Stuart Mason Dambrot, ‘the improvised life’s resident concilientist|futurist has sent us many wonderful ideas since our first syncronous meeting on a New York City street corner. The latest, the work of designer Siren Elise Wilhelmsen, inventor of the Toast Spoons we recently blogged as well as Found, an oddly stylish stool put together from scraps found in a carpenter’s workshop. “Depending on which business and which projects they are working on, the waste will always be different and one stool will never look the same as the other; each item is unique.”

The blocks of wood need to be well cut with nice square edges – not quite as random as the idea implies, but definitely do-able with a power saw (see Nina Saltman’s advice below). We’re wondering if we could get away with using a really strong glue and clamping the wood, layer by layer, or if some other secret buttressing is required, like screwing one board to another to another and another, and then just glueing/clamping the end pieces.

We emailed Nina Saltman, our project advisor, to see if our thinking was on the right track, and for her ideas on how to construct such a stool. Here’s what she wrote:

“Yes it is possible to glue and clamp something like this. You can use big band clamps.

Or you could devise some sort of jury-rigged home-made box, or boards screwed/clamped to a table to enclose the boards and thus clamp the boards together.

You could also dowel the pieces together, and only have to glue/clamp the end pieces of plywood to the joined scraps. You could use finish nails, or screws, and “putty” the holes. It would not be noticeable at all.

A couple common methods of joining are using a “biscuit joiner” and “biscuits”, or dowels (see below). You can dowel without a jig, but pieces get a little misaligned sometimes. Though, in this case it probably wouldn’t matter, as it looks like the top part of the stool has been cut flush AFTER it is all clamped together. Thus ensuring a flush top.”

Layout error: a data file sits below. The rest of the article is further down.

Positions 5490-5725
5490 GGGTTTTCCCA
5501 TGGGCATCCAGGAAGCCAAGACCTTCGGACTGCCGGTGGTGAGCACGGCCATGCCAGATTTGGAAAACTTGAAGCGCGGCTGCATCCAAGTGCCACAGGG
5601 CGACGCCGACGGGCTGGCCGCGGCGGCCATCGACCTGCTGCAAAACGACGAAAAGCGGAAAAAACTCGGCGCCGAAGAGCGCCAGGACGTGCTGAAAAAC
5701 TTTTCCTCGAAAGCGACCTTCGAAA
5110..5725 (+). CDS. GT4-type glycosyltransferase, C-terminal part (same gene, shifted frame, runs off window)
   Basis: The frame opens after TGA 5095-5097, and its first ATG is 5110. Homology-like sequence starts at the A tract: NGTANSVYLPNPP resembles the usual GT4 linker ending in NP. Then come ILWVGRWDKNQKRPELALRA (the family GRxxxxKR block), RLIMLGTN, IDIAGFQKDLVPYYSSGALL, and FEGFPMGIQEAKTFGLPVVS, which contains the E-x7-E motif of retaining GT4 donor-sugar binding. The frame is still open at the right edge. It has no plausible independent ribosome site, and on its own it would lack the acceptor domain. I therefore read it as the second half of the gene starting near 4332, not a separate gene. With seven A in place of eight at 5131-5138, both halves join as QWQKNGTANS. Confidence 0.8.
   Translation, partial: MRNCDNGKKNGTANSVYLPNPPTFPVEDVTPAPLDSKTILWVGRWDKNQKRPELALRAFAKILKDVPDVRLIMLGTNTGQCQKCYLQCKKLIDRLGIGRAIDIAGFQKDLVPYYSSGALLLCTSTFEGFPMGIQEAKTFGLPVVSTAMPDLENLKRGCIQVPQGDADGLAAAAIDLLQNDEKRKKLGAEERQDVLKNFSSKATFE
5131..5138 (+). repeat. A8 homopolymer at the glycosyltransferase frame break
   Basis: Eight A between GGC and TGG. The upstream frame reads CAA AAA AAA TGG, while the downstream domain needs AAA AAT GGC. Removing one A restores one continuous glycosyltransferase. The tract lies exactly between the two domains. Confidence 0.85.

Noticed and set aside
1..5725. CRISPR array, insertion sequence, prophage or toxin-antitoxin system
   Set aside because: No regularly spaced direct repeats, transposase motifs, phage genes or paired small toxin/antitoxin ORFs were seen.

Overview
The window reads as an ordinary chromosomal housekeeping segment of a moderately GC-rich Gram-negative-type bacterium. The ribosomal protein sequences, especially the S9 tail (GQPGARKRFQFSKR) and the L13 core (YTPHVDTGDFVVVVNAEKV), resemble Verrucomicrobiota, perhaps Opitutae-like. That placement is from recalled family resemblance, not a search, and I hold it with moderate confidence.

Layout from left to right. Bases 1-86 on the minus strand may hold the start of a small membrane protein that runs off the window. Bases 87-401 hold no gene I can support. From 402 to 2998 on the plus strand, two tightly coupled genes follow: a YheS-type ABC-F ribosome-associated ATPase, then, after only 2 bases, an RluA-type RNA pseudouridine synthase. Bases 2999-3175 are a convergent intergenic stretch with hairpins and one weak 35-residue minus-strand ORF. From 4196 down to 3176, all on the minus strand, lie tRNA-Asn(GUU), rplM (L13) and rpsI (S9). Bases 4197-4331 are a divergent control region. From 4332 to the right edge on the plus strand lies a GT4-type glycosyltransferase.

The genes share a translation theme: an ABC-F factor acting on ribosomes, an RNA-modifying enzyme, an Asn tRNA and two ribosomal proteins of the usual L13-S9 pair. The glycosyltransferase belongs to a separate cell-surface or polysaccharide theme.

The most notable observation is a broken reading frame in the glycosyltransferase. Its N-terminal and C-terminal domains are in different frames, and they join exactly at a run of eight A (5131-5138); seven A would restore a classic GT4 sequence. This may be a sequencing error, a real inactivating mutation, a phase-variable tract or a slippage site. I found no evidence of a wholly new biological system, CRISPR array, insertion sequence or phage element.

O-h-h-h…we get it now!

Nina also included  a link to “All About Biscuit Joiners” by Scott Gibson.

Thanks Nina!

Related posts: toast spoons and the (r)evolutionary process

mystery chair (d-i-y?)

d-i-y: pallet chair (and stool and lamp…)

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6 replies on “d-i-y stylish stools made of random wood scraps

  1. Biscuits and dowels are superfluous and add no strength IF you get a good glue joint, which means full contact between two clean wood surfaces, clamped well. Such a joint is indeed “stronger than the wood itself” like the Elmer’s ads used to say. The benefit from biscuits and dowels is alignment – – done right, they can lead to less planing, routing or sanding to make the surface flat once the glue dries. Because of the extra time, I personally usually do without them unless perfect alignment is necessary. (I build furniture and museum exhibits for a living)

  2. Thank you for this. We love getting different takes on how-to’s. One big question: what is the best glue to use for something like this. Elmer’s really? Or…what?

  3. Right now I’m infatuated with Titebond III, because it’s slightly darker colored, it has a longer open time (which means you have longer to get everything together and clamped before it sets), and it stays a little rubbery so it’s easier to clean off the excess after it dries. It’s also dang near waterproof when it’s cured. On the other hand, it’s runnier and a bit messier. Titebond and Titebond II are also both fine. They’re all available at big box home supply stores and hardware stores. Norm Abram used to swear by plain ol’ Elmer’s white glue. They’re all strong enough. Just try it out! You can always make another one that’s better because you’ve learned from the mistakes on the first one!

  4. Thanks for your glue recommendations. And best of all, we love your last line: “Just try it out! You can always make another one that’s better because you’ve learned from the mistakes on the first one!”

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